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Editor's Note: Sun's Practical Present, Tech Support Revisited
If You Meet Jakob Nielsen on the Road, Kill Him (and other koans for the Internet Age)
July 26, 2001
Late last week, Sun gave a practical present to the Linux community: the findings of its GNOME usability study.
"Usability," like the word "design," found voguish status among vaguely mod information age sages. Everyone knows, for instance, that things should be "usable," and it's a sign of deep knowing to make remarks about the usability or unusability of a given thing; it's also a sign of knowing to talk about "good design" or "bad design." In either case, sometimes what you ought to be hearing is "I didn't like it," or "I did like it," or "I think this sucks but can't tell you why."
Some people spend a lot of time thinking about usability, and they've developed robust methodologies and bodies of work around figuring out what helps people do useful things with the tools in their lives. Many, many more people aren't quite so sure what makes something usable as they are that they want more things to be that way, whatever it may mean.
The danger of an over-used concept is that it becomes trite and worn out, its meaning lost in the obfuscatory wilderness of knowing party banter and guru-for-a-day proclamations. Some people I've spoken to, for instance, use the word "unusable" in everyday assessments of fairly routine things, and not as a wry way to describe a shopping cart with a straying wheel. They like it because it's a shinier way to say "this thing sucks" or "I didn't know you had to push down before turning." Others use the word "usable" to mean "dumbed down" or "simplistic," and base their understanding of usability on some vague notion of what works well with stupid people.
Although there are many, many talented people at work on building the better desktop, entrusting them with characterizing what makes a piece of software "usable" or not is a bad idea. Not because they're flawed or less than talented, but because they live with the software they're creating day in and day out. Anyone who's been around GNOME for a while has probably become used to its idiom on a level that's blinding when it comes to anticipating what less proficient and capable users need to succesfully navigate an interface. It never occured to me, for instance, that anyone would have a beef with "moon and stars" icon meaning "exit the desktop." At least not until I remembered that I'd once passed the mouse over it tentatively the first time I encountered it to make sure it did what I thought. That isn't to say that there haven't been some nice touches added. Ximian has made GNOME a better (more usable) experience for a lot of people, for instance. But there are a few more yards to go in this push.
I'm not even a hacker, and I know that I'm no more fit to figure out what that oft-cited, sometimes-seen end users need than a belligerent bash zealot: I'm used to the underlying structure of GNOME in particular and the overall family of Linux GUI applications in general. The impatience I feel when a guest user on my machine becomes ensnared in the inexplicable differences in dialogs between, say, Motif-based Netscape, gtk-based Abiword and "alien file system" StarOffice tells me I've made my peace with some terrible interface shear that others simply can't be expected to embrace as good or normal, at least until they learn to create symlinks.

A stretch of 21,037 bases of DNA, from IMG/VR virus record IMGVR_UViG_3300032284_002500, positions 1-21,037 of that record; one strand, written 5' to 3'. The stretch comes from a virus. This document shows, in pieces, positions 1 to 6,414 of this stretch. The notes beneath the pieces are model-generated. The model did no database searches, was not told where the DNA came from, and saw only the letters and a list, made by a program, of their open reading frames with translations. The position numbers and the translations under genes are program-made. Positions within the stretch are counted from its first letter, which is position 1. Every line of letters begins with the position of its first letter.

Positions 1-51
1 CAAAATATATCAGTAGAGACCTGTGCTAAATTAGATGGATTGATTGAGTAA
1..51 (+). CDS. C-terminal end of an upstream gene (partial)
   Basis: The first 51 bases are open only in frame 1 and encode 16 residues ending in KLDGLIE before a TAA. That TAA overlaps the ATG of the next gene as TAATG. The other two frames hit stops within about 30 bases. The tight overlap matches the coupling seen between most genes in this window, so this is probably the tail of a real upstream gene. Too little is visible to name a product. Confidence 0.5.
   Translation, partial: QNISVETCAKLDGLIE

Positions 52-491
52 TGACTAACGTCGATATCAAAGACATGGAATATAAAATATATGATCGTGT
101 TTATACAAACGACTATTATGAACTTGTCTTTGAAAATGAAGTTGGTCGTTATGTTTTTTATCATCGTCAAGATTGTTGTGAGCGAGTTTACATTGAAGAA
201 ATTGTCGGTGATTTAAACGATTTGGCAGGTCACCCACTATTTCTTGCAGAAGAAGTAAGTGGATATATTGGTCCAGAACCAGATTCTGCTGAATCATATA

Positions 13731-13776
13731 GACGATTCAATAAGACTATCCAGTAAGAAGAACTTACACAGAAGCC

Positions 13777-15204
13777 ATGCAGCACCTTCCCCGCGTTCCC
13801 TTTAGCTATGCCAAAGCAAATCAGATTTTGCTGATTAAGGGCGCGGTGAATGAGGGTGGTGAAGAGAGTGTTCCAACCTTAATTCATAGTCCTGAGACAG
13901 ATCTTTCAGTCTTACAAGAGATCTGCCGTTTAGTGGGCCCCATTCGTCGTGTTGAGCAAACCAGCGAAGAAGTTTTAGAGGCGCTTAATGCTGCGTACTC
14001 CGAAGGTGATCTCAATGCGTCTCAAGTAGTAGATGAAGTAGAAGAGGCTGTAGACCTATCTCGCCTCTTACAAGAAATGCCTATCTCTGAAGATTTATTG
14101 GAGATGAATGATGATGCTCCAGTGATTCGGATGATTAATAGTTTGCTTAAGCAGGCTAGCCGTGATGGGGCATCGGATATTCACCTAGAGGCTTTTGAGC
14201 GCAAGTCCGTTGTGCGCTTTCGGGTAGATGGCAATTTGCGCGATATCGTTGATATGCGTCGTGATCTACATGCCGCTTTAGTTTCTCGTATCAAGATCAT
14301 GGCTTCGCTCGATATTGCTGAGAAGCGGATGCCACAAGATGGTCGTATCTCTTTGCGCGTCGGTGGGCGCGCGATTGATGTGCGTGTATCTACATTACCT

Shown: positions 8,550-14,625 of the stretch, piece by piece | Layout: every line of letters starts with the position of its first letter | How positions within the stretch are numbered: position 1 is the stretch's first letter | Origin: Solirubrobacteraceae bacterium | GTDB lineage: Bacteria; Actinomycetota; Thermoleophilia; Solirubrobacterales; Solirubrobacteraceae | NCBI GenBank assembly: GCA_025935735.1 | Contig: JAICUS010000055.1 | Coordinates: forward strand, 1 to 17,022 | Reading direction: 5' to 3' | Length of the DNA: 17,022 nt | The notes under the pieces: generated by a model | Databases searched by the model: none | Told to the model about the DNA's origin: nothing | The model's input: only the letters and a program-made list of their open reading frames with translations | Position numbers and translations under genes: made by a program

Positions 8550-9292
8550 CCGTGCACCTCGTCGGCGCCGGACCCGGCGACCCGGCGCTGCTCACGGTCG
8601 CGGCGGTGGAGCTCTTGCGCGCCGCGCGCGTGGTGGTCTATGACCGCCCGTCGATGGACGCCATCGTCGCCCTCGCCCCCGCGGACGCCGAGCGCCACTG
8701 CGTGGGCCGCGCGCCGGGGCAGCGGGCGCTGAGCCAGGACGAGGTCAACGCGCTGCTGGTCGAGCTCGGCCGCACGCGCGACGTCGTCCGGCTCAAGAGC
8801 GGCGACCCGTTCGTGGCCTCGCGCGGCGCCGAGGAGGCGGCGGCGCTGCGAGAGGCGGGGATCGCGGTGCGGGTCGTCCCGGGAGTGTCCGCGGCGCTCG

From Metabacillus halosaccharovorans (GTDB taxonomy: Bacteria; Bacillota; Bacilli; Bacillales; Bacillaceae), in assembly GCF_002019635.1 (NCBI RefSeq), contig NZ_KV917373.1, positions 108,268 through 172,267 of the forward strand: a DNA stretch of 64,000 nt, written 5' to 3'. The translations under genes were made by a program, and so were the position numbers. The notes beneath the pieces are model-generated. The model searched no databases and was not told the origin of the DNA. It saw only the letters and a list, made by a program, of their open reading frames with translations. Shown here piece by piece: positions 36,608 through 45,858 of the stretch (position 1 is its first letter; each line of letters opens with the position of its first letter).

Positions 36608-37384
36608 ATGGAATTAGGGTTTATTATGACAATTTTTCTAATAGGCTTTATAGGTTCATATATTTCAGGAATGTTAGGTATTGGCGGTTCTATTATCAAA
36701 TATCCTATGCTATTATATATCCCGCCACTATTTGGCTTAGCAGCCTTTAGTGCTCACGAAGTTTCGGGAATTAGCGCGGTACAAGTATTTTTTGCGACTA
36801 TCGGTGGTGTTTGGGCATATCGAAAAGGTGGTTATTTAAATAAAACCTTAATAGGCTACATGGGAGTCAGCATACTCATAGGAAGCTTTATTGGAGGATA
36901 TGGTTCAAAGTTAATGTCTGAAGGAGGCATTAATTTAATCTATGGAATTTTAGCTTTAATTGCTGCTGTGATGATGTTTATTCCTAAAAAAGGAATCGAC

So the gift Sun has given is one of outside perspective. They did more than any amount of buttonholing friends and spouses in front of a glade session, or mailing list feedback could ever hope to produce: they provided end users, methodology, and a testing environment, and they got useful feedback from people with nothing at stake in the process... they got usable (pardon me) data from which decisions can be made, personal preferences can be definitively laid to rest, and heretofore problematic blindspots exposed.
There are some cranky types out there who don't want any part of this, believing that a more usable (end-user friendly) Linux is representative of a "dumbing down." They'll hassle anyone who takes the time to listen or read to their comments over "bloat" and "cruft." My own experience has been that even the most heavily engineered distributions (I'm reserving judgement on whether Mandrake or SuSE gets the nod on that) strip down admirably well if one so desires, leaving all the "bloat" back on the installation CD, where it does nothing to weigh down the desk and dent the floor. The general vibe, though, is that more friendliness (what people used to say before "usability" came along) is a good thing. While the Linux desktop may be pretty good (it's good enough for me as a platform to work from, even if I do wish I could just go into the store and buy more than $9.99 Loki games for it), it can't hurt to get a little better, and enjoy a little more polish.
Despite GNOME being the target of this particular study, it's also a great opportunity for every other desktop project's developers to at least ponder where GNOME has gone wrong and look for similar weaknesses in their own framework. Nothing in any of this dictates a particular practice, but reading the study provides a way to see where interface designers have fallen off the path and learn how they might have arrived at some questionable decisions. After all: GNOME and KDE hackers are all, at heart, hackers, even if their more restless acolytes in the end user community would like to pretend there are genetic differences.